airline cleaning

Airline cleaning methods can be effective elsewhere during COVID-19

Airlines and airports have been testing new and enhanced cleaning and disinfection with a focus on infection control. The results have been positive.
Friday, October 30, 2020

In the year of the pandemic, perhaps we can learn something from airplanes and airline cleaning.

Though air travel rates have understandably dropped during 2020, the work has continued behind the scenes. Airlines and airports have been trying and testing new and enhanced cleaning and disinfection strategies with a focus on infection control, and it seems they work pretty well, at least according to a recent study.

Hand-on testing

Researchers conducting a test for Boeing recently released a live virus, MS2, into a 737 aircraft in Seattle and made sure to account for factors like altitude, humidity, or airflow changes. The virus, which is harmless to humans, was spread onto “touchpoint” surfaces like seats, armrests, tray tables, overhead stow bins, windows, and washrooms and disinfected with tools like chemical disinfectants, electrostatic sprayers, and antimicrobial coating.

Results showed that the staff’s airline cleaning methods effectively eliminated 99.9% of the virus. Scientists also brought parts of the aircraft into a lab and applied the SARS-CoV-2 virus, and the coronavirus was also largely eliminated by these cleaning methods.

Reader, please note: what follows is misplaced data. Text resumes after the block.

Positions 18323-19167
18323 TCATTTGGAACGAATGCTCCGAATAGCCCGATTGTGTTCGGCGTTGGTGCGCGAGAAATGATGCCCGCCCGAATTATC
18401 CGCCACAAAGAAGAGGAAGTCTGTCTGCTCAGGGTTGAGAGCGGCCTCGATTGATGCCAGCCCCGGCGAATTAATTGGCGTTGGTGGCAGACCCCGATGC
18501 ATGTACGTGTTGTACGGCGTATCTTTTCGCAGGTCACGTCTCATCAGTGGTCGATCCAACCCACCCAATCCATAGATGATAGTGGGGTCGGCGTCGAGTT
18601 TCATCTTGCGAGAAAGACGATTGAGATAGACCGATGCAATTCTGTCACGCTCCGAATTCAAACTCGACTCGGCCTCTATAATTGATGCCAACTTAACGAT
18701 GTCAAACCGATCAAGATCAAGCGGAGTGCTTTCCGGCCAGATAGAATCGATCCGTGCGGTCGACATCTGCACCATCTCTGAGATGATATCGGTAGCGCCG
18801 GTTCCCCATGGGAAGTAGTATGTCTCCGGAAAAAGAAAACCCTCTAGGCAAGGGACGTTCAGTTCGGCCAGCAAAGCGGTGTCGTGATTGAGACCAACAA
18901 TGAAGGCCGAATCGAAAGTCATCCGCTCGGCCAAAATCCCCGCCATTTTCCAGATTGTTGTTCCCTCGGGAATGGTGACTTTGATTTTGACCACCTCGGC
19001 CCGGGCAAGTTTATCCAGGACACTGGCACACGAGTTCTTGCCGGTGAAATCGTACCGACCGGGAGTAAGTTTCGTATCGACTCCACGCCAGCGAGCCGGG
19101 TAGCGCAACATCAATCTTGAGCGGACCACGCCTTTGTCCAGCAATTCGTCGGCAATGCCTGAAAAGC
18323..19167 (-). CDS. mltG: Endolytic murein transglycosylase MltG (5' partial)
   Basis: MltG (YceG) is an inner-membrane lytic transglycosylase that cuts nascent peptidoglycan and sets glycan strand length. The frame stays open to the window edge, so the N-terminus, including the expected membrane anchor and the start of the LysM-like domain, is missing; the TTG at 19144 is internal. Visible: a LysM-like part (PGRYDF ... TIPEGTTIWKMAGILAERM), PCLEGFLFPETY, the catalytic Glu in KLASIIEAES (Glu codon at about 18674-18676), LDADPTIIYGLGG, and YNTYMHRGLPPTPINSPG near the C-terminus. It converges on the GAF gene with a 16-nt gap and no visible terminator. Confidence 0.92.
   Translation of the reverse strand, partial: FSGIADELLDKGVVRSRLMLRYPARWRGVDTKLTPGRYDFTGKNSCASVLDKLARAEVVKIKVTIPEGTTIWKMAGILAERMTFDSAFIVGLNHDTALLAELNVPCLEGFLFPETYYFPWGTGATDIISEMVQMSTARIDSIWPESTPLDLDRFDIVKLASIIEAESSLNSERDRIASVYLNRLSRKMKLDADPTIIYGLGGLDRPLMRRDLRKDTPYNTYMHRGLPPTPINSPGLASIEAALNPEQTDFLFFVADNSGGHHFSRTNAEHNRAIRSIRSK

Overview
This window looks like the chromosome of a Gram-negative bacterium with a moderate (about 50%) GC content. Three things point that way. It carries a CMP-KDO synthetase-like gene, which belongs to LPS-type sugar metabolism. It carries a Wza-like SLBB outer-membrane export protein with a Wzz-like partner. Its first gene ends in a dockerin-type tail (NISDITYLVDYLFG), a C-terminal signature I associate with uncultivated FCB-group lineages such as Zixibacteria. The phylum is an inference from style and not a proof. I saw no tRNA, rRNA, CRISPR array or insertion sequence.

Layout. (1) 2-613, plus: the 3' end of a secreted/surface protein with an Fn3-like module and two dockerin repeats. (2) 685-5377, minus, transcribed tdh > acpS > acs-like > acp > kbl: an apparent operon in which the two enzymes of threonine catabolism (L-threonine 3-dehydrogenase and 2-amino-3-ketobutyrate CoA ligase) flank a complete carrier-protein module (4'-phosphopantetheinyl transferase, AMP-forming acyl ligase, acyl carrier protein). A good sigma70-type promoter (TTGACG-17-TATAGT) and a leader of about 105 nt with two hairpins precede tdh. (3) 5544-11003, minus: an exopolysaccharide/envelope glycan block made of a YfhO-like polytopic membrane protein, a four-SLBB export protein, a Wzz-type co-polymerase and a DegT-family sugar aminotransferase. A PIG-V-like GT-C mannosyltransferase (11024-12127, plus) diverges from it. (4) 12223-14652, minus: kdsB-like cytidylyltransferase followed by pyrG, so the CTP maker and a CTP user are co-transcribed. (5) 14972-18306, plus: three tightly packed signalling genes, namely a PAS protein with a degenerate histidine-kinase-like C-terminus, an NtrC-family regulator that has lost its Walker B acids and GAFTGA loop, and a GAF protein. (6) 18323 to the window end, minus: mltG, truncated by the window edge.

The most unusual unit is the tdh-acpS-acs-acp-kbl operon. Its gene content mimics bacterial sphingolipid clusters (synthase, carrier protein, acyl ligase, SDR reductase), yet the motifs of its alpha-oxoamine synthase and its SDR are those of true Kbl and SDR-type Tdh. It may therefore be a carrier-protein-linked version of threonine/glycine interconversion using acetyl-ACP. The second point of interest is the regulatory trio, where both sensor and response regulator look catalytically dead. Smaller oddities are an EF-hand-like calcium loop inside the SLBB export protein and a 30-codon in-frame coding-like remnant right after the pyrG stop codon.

Reduced risk

While this study took a hands-on approach, others have backed it up. A new study from Aviation Public Health Initiative (APHI) Harvard University suggests that flying during the pandemic is certainly less risky than routine activities like eating at restaurants or going grocery shopping. It notes that current safety measures including ventilation, increased disinfection, mask enforcement, and physical distancing during boarding and deplaning have significantly reduced the risk of contracting the coronavirus while flying.

That study, sponsored by various U.S. airline operators, manufacturers, and airports, says ventilation systems in plane cabins “effectively counter the proximity travellers are subject to during flights.”

Due to the frequent exchange of air and HEPA filters on planes, the study says “over 99 per cent of the particles containing the virus are removed from cabin air,” bringing the risk of COVID-19 transmission to below the level seen in stores and restaurants.

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